Singing the Praises of Songs:
Ideas for Using Music with your EFL Students
by Gabi Bonner
''Songs are like an EFL teacher's Swiss Army Knife: portable, multi-purpose, handy, easy to use, and really just fun!'' (Murphey: 2002).
We hear songs on the TV, on the radio, in the supermarket, in the restaurant, at the pub, at concerts. We sing songs at religious services, in our head, in the car, under our breath (hopefully) when walking down the street, and even in the shower. Songs and music pervade almost every part of our lives and thus provide us with rich and invaluable examples of authentic material which can be easily exploited in the EFL classroom, with wonderfully positive results.
Why Use Songs?
The reasons to use songs in language teaching and the benefits of this are numerous and span all areas of language processing, from cognitive and linguistic to affective.
Using songs as part of language learning can be theoretically supported by Steven Krashen's affective filter hypothesis and it can also aid automaticity (Gatbonton and Segalwitz: 1988). Krashen's affective filter hypothesis postulates that optimum learning takes place in a non-threatening, low anxiety environment with high stimulation. According to Krashen, the learner's emotional state (his/her inner feelings and attitude) acts like a filter that can be adjusted and either impedes or welcomes input needed for language acquisition. Negative emotions, such as anxiety, demotivation or lack of confidence act like a filter and can prevent the learner from responding to the linguistic input from his/her environment. Music helps create and sustain an environment which evokes positive emotions, lowering the affective filter, and thus facilitating language acquisition. Songs also provide a break from classroom routine, and learning through songs develops a non-threatening classroom atmosphere in which the four skills can be enhanced (Lo and Li: 1998).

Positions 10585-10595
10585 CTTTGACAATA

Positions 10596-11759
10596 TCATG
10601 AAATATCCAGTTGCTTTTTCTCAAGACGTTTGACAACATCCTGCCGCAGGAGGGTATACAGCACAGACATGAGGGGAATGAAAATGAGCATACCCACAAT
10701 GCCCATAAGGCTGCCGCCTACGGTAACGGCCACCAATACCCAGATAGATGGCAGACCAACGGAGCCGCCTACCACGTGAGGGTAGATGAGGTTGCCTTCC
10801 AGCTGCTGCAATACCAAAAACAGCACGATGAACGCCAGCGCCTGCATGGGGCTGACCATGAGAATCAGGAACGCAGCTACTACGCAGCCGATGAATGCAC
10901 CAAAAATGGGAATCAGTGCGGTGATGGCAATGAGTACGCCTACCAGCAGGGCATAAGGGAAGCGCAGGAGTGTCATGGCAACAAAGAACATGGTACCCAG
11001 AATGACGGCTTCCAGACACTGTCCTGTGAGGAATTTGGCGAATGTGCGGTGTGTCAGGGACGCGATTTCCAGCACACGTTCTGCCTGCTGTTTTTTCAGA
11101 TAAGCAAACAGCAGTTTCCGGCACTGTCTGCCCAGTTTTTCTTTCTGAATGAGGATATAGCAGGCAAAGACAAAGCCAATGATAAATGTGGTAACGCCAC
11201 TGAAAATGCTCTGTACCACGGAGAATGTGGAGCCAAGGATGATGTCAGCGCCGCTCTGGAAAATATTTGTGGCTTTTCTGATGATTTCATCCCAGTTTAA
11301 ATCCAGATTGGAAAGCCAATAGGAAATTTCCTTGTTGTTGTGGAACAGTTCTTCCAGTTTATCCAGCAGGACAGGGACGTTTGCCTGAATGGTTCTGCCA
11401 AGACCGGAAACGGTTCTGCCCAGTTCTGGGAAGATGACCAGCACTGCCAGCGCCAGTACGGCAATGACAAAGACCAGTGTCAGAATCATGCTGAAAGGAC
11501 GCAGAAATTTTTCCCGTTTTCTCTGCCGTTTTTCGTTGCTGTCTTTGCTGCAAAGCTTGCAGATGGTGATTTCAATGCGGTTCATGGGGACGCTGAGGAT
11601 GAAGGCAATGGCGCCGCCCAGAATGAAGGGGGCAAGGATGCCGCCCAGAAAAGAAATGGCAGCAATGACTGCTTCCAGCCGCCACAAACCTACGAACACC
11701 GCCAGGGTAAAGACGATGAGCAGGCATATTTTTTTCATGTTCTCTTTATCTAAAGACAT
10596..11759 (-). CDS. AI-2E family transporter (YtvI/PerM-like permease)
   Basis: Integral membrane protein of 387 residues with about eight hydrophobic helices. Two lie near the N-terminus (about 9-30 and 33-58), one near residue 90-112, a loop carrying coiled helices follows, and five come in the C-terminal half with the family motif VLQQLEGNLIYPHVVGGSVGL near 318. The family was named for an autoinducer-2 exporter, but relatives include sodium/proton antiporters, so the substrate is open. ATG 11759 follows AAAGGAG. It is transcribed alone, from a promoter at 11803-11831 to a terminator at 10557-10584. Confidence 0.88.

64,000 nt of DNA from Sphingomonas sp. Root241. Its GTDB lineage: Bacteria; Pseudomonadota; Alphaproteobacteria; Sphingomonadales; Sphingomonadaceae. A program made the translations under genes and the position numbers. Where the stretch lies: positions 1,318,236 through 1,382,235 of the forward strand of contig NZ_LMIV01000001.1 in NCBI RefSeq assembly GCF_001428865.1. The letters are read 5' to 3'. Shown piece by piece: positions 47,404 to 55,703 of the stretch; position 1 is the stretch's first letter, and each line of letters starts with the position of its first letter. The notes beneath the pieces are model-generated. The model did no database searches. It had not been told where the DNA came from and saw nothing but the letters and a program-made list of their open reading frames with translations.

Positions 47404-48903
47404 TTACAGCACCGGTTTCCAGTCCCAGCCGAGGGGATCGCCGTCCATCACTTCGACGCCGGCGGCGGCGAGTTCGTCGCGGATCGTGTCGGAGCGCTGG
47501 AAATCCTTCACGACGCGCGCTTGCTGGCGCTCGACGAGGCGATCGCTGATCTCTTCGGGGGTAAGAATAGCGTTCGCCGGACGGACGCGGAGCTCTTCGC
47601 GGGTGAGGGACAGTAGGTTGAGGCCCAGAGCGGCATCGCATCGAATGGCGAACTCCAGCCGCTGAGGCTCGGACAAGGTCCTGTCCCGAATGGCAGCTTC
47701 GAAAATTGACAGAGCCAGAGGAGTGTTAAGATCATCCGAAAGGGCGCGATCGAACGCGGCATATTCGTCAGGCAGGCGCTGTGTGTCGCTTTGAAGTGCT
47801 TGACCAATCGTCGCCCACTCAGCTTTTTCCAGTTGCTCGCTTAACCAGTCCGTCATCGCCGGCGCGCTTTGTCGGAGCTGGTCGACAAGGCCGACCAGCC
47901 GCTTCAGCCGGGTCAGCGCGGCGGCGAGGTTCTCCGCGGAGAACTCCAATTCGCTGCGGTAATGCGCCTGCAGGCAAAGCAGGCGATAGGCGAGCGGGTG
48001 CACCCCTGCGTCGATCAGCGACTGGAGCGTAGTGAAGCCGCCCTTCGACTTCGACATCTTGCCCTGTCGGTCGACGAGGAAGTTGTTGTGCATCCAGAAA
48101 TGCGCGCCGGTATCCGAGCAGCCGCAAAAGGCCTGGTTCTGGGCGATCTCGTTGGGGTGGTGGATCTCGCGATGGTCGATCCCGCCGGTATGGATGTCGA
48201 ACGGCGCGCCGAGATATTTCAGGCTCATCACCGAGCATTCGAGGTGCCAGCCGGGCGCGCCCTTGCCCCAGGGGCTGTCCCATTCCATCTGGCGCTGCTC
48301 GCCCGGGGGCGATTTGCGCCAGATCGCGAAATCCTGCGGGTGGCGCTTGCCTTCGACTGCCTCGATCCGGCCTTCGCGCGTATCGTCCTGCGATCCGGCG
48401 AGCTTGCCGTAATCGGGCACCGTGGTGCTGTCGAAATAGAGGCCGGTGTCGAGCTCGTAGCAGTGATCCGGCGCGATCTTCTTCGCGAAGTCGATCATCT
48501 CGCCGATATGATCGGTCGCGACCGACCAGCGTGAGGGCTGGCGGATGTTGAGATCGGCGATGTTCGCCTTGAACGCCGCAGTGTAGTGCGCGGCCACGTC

The main cognitive reason for using songs in the language classroom is that they help learners develop automaticity, which is 'a component of language fluency which involves both knowing what to say and producing language rapidly without pauses' (Gatbonton and Segalwitz: 1988). The ability to memorise is critical to the language acquisition process, since it would be virtually impossible to acquire language without memory. The repetitive nature of songs helps students to memorise and thus automatise chunks of language.
Songs can be used to help learners acquire vocabulary and grammar, improve spelling and develop the linguistic skills of reading, writing, listening and speaking (Lalas and Lee: 2002). Other reasons why using songs is advantageous in language acquisition are that it provides authentic examples of the target language and target vocabulary, grammar and patterns are modelled in context, and it's an enjoyable experience for learners and teachers alike.
Which Songs Should I Use?
Now that we've seen how useful songs are for language acquisition, let's have a look at how to use them effectively in the classroom. I've found it most motivating to use songs that the students are already familiar with, or songs of a genre that I know my students like. How do I find out what kind of music my students are into? Simple: ask them! Set aside five or ten minutes of a lesson near the beginning of the semester and do one of the following things:
a) Just have an informal whole class discussion about favourite music, singers and groups.
b) You could give students a few minutes in pairs or groups of three to brainstorm and try to reach a consensus on the most popular genre of music or group or singer and then have a whole class discussion.
c) You could set students a writing task for homework in which they are required to write about their favourite music/group/singer etc.
d) You could ask one student every few weeks to bring in a song that they like with the lyrics and possibly some background information on the singer or group, and then you can take it away and prepare some activities for the next lesson. Easy.
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